As a retired teacher and parish priest I am alarmed at the possible repercussions should these proposals become law. The programme raised the likelihood that many teenagers could be prosecuted and be placed on the sex offenders' register for fairly normal teenage conduct and thereby criminalised for the rest of their lives. This prospect alone is a frightening one. In retrospect it could criminalise almost all adults.
Equally worrying are the possible consequences for those of us whose professional lives have been heavily involved with young people; clergy, teachers, youth workers, Sunday school teachers and even parents. Activities undertaken with young people are frequently with mixed groups, such as youth clubs, scouting, school discos, school trips, parties etc.
Who is expected to police this law? Are the responsible adults who supervise such activities now expected to become informers and report all or any contacts between boys and girls that may, possibly, be viewed as going too far? And who is to decide that? And if the law expects us to act as informers how then could we ever gain the trust needed to listen to our young people and give them guidance?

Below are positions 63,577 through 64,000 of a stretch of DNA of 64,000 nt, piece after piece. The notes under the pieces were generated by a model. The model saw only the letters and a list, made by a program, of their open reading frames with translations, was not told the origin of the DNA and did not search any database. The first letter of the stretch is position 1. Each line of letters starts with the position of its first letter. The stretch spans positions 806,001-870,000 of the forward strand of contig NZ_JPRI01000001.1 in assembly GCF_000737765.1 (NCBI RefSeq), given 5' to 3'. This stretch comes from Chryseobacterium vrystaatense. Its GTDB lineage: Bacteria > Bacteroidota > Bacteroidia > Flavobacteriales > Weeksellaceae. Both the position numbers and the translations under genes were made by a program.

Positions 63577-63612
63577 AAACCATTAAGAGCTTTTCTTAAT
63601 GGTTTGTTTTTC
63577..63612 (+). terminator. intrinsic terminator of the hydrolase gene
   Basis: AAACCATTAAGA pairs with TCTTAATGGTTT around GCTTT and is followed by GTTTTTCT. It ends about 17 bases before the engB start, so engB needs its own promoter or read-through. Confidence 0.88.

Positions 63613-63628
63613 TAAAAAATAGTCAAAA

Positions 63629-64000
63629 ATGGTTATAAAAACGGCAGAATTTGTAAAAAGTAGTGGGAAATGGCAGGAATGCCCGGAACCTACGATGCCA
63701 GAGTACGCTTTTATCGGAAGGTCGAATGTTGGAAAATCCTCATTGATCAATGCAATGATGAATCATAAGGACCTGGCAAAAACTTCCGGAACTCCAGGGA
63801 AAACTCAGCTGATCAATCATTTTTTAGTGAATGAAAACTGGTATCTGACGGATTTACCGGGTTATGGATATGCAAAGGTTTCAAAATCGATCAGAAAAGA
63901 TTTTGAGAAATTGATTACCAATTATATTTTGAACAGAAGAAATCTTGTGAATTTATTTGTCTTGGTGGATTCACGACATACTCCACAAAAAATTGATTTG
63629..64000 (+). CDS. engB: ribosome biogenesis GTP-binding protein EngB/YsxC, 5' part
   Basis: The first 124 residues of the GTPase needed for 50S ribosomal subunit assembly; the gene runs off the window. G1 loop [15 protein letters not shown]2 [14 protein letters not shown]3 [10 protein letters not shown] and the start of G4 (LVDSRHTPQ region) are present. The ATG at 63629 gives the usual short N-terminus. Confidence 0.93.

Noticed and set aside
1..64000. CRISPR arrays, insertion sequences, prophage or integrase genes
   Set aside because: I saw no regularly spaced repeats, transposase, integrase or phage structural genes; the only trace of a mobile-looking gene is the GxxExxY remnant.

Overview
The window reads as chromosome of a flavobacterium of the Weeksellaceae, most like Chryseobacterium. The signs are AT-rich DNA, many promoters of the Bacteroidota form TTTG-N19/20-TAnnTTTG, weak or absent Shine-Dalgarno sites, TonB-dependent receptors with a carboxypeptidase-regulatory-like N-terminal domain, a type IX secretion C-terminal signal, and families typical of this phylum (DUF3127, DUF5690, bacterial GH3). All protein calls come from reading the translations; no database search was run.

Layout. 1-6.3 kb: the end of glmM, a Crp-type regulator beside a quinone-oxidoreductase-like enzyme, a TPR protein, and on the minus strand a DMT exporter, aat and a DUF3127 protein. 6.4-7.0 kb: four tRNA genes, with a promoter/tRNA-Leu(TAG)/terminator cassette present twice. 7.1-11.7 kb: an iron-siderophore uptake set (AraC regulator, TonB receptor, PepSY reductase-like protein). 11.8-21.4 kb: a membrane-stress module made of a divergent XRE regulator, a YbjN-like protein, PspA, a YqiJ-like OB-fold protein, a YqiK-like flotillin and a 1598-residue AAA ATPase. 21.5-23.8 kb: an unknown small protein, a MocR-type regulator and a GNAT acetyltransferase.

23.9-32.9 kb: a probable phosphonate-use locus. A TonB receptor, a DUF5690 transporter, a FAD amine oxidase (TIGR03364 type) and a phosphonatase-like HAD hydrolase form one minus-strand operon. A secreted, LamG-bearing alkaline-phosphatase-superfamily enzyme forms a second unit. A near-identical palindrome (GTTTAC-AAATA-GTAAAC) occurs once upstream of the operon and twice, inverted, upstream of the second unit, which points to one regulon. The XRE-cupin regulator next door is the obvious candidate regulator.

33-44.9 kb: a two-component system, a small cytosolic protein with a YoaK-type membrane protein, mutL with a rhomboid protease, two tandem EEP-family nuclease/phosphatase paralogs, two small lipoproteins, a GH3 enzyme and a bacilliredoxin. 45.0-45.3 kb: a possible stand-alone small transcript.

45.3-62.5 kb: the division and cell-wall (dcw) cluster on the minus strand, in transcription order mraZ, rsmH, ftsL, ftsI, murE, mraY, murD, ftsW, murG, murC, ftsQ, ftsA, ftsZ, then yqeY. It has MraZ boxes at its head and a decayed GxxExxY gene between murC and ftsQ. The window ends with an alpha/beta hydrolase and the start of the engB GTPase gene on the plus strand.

If we do not report all such activities this will turn all adults in a supervisory capacity into accessories or accomplices to illegal acts. No longer will the quiet word and discreet guidance be legally permitted. The prospect for adults, especially teachers who can already be suspended on the merest hint of suspicion, is truly horrifying. If this illiberal act becomes law it could create immense barriers between our young people and the very adults upon whom they depend for guidance through the turmoils of the teen years and cause irreparable damage to our social fabric.
Derrick W Cooling (Revd) St Thomas Cottage The Fence St Briavels, Gloucestershire